Monday, May 8, 2017

Favorite Books (4): Of Mice and Men

Reading for Enjoyment

Here I briefly discuss one of my favorite books; this is part of a continuing series.

“I tell ya a guy gets too lonely an’ he gets sick.”
— Crooks, Chapter 4, in John Steinbeck’s  
Of Mice and Men (1937)


First Edition (2nd printing copy; Covici Friede, New York) of John Steinbeck’s American classic, “Of Mice and Men,” a story of the bond of friendship between two migrant ranch workers (George Milton and Lennie Small) in California during the Great Depression. It was published on February 6, 1937. Steinbeck had a long association (beginning in 1934) with Pascal Avram “Pat” Covici [1885–1964], a Romanian-Jewish book publisher and editor who moved to Chicago when he was twelve. This is the same man to whom Saul Bellow dedicated “Herzog” (1964) with the following words: “To Pat Covici, a great editor and, better yet, a generous friend, this book is affectionately dedicated.”
Photo Credit & Source: ©2017. Perry J. Greenbaum


Of Mice and Men (1937), by John Steinbeck [1902–1968], a novella, is the California writer’s seventh book and the first that made me aware of this writer’s talents with language. I first read it in high school, in my Grade 9 English class, where I was fortunate to have an excellent teacher (Miss K.). I am not sure if it continues to be read today in high schools, but it carries a universal message that remains relevant today, particularly in the nation where the story takes places, the United States.  It is about camaraderie and friendship, and the need for both. 


The book is also about how understanding can lead to friendship and friendship to understanding. It also touches on the theme that loneliness is accentuated when one decides, however unwisely, to act in a cruel and an inhumane way to another, thus increasing the separateness between persons. It is not by chance that the story takes place near the town of Soledad, a Spanish word for solitude or loneliness. 

It is situated in the Salinas Valley, a rich and productive agricultural area, as is the city of Salinas (30 miles northwest), which is where Steinbeck was born and grew up. Many of his stories take place in this region, which is not surprising when you consider what Steinbeck writes about, what is dear to his heart. It is about telling a story, about offering something to the reader. I accepted what Steinbeck offered, his drink offering, even when it didn’t go down easy. Why? Steinbeck had a moral vision, one that was clarified in the heartbreak of the 1930s.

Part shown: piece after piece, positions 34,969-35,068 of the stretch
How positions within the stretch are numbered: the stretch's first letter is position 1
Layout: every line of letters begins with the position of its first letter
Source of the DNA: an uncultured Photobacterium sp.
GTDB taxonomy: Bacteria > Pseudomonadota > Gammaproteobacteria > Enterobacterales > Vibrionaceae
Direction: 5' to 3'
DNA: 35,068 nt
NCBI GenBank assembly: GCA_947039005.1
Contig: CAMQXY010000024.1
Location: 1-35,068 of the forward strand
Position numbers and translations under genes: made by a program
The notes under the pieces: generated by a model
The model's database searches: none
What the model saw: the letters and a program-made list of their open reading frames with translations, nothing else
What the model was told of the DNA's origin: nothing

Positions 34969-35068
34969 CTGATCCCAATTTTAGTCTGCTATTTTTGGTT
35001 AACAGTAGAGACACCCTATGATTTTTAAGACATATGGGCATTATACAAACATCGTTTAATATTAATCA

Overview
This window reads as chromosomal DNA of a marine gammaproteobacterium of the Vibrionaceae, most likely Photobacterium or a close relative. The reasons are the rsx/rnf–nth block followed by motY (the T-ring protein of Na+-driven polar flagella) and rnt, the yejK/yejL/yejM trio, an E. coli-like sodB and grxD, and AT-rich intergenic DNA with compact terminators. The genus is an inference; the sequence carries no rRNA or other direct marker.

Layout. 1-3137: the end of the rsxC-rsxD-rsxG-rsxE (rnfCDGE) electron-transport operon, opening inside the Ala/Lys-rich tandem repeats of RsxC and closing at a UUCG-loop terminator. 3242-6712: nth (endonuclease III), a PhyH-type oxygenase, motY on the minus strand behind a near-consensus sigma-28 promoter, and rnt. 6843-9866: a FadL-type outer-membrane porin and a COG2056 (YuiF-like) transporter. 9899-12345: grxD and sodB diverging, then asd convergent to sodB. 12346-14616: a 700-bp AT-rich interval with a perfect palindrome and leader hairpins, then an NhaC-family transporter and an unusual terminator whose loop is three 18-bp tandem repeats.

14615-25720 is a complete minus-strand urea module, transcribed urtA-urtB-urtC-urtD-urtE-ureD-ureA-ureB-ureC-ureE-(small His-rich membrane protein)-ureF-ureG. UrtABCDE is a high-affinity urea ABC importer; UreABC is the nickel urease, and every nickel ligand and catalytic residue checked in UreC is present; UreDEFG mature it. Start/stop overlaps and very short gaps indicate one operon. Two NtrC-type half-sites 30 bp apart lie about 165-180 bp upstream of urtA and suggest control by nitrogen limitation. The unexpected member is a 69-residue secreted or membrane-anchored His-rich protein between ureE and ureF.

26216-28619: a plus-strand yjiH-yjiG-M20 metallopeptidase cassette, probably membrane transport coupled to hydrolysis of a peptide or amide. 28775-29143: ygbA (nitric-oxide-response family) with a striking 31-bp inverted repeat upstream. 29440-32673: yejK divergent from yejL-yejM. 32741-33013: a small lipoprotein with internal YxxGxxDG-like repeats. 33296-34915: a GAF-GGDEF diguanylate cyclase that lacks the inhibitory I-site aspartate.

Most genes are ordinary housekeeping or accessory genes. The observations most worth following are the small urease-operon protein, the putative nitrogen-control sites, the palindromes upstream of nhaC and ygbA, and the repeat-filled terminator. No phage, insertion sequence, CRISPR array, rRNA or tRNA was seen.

The novella’s title, no instrument of fate, is taken from two lines of a Robert Burns poem, “To a Mouse,” which he wrote in 1785. In modern English, the lines in reference are The best laid schemes of mice and men/Go often askew. In other words, not according to plans, even though these might be the best plans that one could make or imagine. Nothing more to add here other than one cannot always know the end from the beginning, despite one’s best efforts. Some things are not within our control; perhaps too many things lie seemingly within our grasp and yet are too distant to touch, let alone take in and hold. And there is a human need to have and to hold.

Friendship, which is often easy when young, proves quite difficult and elusive later on, particularly when middle-aged and older. There are some, no matter the age, who have never known the feelings of friendship. This is not always a choice; this could never be good for the soul of a human. Great tragedies have been written that speak of this absence. Modern technology, despite what it does well, can never be a replacement for another human. This is neither its intent nor its strength. 

For Steinbeck, his writing was about America and the changes he encountered, both good and bad. Decades later, loneliness and alienation continue to be a part of many people’s lives. But there is no living in such a life. I am not sure if it has become more acute or more chronic, in the age of social media, but it remains a common part of life in America. And, as Crooks notes, it can make people sick. 

While I can’t explain why some persons never make friends, it is true that when you view someone as strange, he remains a stranger and there is a distance between the two of you. When you make an effort to get to know someone, there is a good possibility that he becomes less strange. Not everyone can become a friend, it is true.  Often the possibility is lost for a lack of effort on the part of one or the other.  Yet, sometimes that person becomes a friend and in a few rare cases a good friend.

Along with Grapes of Wrath (1939) and East of Eden (1952) [see the beautiful and honest dedication of friendship to Pat Covici], this book is the most known of Steinbeck’s works, a likely result of these three books being read in schools across the American nation, and also in other countries like Canada. There is every good reason that these books need be read.

Like many fine writers, I have read all of his fiction and quite a bit of his non-fiction, including Travels with Charley (1962). This is an accounting, but much more, of his 1960 journey across America in his camper-truck aptly named Rocinante (after Don Quixote’s horse) with his faithful dog, a middle-aged French poodle. One of his stops was in Salinas, which Steinbeck hadn’t seen in 20 years. In his travels through thirty-eight states, driving 10,000 miles, Steinbeck was “not recognized even once.

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